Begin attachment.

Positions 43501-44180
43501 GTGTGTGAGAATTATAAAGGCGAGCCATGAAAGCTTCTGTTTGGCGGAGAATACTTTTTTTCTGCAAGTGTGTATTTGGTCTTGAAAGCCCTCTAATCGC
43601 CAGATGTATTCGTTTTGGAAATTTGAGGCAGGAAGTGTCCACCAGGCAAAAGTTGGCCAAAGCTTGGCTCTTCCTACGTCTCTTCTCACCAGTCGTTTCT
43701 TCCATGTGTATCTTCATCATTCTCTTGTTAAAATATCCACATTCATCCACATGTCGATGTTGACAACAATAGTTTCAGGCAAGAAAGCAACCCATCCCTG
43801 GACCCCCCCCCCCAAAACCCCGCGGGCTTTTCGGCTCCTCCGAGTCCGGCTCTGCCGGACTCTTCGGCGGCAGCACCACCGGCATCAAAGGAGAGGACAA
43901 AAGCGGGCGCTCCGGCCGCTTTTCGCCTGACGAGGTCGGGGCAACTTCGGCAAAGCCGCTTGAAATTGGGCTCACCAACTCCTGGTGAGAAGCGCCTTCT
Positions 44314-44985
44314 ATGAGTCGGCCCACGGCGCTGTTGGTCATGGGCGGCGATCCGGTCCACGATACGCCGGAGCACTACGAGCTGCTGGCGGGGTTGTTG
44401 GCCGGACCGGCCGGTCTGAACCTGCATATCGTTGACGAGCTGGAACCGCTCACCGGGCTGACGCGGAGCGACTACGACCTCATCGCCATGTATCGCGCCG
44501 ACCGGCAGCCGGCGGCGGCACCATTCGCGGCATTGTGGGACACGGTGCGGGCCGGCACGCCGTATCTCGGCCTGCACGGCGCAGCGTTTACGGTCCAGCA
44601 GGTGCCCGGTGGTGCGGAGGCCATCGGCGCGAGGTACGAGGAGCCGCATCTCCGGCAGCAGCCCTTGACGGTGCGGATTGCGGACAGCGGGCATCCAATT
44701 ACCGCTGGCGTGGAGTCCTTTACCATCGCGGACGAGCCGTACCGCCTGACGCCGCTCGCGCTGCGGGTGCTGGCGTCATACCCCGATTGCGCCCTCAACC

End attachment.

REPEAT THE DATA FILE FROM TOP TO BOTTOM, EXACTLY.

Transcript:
Positions 43501-44180
43501 GTGTGTGAGAATTATAAAGGCGAGCCATGAAAGCTTCTGTTTGGCGGAGAATACTTTTTTTCTGCAAGTGTGTATTTGGTCTTGAAAGCCCTCTAATCGC
43601 CAGATGTATTCGTTTTGGAAATTTGAGGCAGGAAGTGTCCACCAGGCAAAAGTTGGCCAAAGCTTGGCTCTTCCTACGTCTCTTCTCACCAGTCGTTTCT
43701 TCCATGTGTATCTTCATCATTCTCTTGTTAAAATATCCACATTCATCCACATGTCGATGTTGACAACAATAGTTTCAGGCAAGAAAGCAACCCATCCCTG
43801 GACCCCCCCCCCCAAAACCCCGCGGGCTTTTCGGCTCCTCCGAGTCCGGCTCTGCCGGACTCTTCGGCGGCAGCACCACCGGCATCAAAGGAGAGGACAA
43901 AAGCGGGCGCTCCGGCCGCTTTTCGCCTGACGAGGTCGGGGCAACTTCGGCAAAGCCGCTTGAAATTGGGCTCACCAACTCCTGGTGAGAAGCGCCTTCT
Positions 44314-44985
44314 ATGAGTCGGCCCACGGCGCTGTTGGTCATGGGCGGCGATCCGGTCCACGATACGCCGGAGCACTACGAGCTGCTGGCGGGGTTGTTG
44401 GCCGGACCGGCCGGTCTGAACCTGCATATCGTTGACGAGCTGGAACCGCTCACCGGGCTGACGCGGAGCGACTACGACCTCATCGCCATGTATCGCGCCG
44501 ACCGGCAGCCGGCGGCGGCACCATTCGCGGCATTGTGGGACACGGTGCGGGCCGGCACGCCGTATCTCGGCCTGCACGGCGCAGCGTTTACGGTCCAGCA
44601 GGTGCCCGGTGGTGCGGAGGCCATCGGCGCGAGGTACGAGGAGCCGCATCTCCGGCAGCAGCCCTTGACGGTGCGGATTGCGGACAGCGGGCATCCAATT
44701 ACCGCTGGCGTGGAGTCCTTTACCATCGCGGACGAGCCGTACCGCCTGACGCCGCTCGCGCTGCGGGTGCTGGCGTCATACCCCGATTGCGCCCTCAACC